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    The resistance is the important part if its significant.
    I started work in the PMG so I had a lot of training in 48v dc battery systems, copper buss bars 6 and 8 inches high 1/2 inch thick were common with battery rooms of 4 & 6 banks of 2000Ah cells.
    I now have 44 100Ah valve regulated lead acid batteries in 11 banks of 4 with 25mm2 cables 1.5meters long, each one has a current sensor so I can see current through each bank , I limit discharge to less than 5amps per bank and charge to less than 10amps. The current does vary and each bank needs to be put on a pulse charger about 3 times a year to keep them supplying or taking the same charge if not done the weakest bank will fall behind and die , then the next will slowly follow the more in parallel the greater the problem.
    I am now working on an upgrade to my system , a battery monitoring system for lead acid it uses 20amp ACS712 current sensors(already in place) with a 12 channel 12bit I2C ADC , 64k AVR , 128x64 lcd , DS1307 RTC ,DS1820 temp sensors , infra red remote (any old one handy as it learns the codes), 2 rs232 ports with command line interface and micro SD card for logging.
    It could be built using Arduino parts I would only have to change the used AVR then re-compile.
    Happy to supply details if any one wants.
     
  15. merlin13

    merlin13 Member

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    Considering the mucking about you might have to do for any balanced charging as well as the fun 'n games wiring 50 battery terminals up plus fuses yadda yadda yadda, I'd be inclined to ponder offloading all those little batteries and acquire either a single or a couple of decent-sized SLAs or AGMs for your UPS setup.
     
  16. OP
    OP
    aXis

    aXis Member

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    Replacing them with something larger would be $300+. This way will cost $50 in parts and it's not a bad hobby wiring up these battery systems. Yes the crimps are a bit tedious, I'll try to limit it to 50 and then solder the other ends on the distribution board I'll make.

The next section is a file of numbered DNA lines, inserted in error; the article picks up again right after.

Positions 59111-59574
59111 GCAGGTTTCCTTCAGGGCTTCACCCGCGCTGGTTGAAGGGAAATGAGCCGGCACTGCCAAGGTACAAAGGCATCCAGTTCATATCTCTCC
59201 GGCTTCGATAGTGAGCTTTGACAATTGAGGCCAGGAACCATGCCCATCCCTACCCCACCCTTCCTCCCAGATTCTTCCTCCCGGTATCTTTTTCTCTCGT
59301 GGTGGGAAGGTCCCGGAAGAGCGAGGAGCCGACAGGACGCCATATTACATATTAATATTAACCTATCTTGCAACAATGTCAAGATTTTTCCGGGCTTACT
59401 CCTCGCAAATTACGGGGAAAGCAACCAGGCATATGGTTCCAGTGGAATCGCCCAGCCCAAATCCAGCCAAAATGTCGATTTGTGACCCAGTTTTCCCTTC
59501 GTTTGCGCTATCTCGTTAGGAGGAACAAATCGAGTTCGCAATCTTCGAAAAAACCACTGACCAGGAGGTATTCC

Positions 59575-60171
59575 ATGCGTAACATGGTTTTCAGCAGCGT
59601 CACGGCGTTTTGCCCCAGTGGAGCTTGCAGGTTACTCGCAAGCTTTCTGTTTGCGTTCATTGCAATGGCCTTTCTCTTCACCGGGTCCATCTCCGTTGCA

17. merlin13

    merlin13 Member

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    You might have missed the concept - offload ie sell those small batteries, then invest that into a bigger battery.

    But if you need to develop Hunk-like fingers and wrists... :)
     
  18. paulvk

    paulvk Member

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    Yes I know first hand it took 80 meters of 25mm2 cable to wire up my system every end crimped with a hydraulic crimp-er luckily I got the cable for scrap price.
     
  19. caspian

    caspian Member

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    but he's got the batteries, and if a large battery goes down you lose a substantial percentage of your capacity.
     
  20. Recharge

    Recharge Member

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    https://imgur.com/ek5dzZt
    https://imgur.com/fRlaaKW
    currently connected up to a 90w 12v panel through a Epsolar LS1024B
    https://imgur.com/ooJVyhj

    the crimps were pulled apart, cable fed through, crimped and then soldered and insulation slipped back over to give a nice clean looking outcome whilst being done "properly"

    that job took quite a while I can tell you heh.

    all came from a MASSIVE UPS I still have that I intend to eventually be tied into the house mains (picked up on OCAU of course heh)

    and yes, two controllers as I have two banks, the other is an older wet 8 cell setup just charging away to run some led strings in the carport. (until renos are done and I can run 12v lighting in the house and have security camera system, routers and modem in a rack where the laundry currently is)
    pics taken just now to make this post.

    really need to get around to buying some 4mm or 6mm ex solar string cable to run from the controllers to the banks, but, house renovations are further up the list.

    edit, I already had the cable, I got the crimps dirt cheap from ali express so very little cost.
     
    Last edited: Jul 23, 2018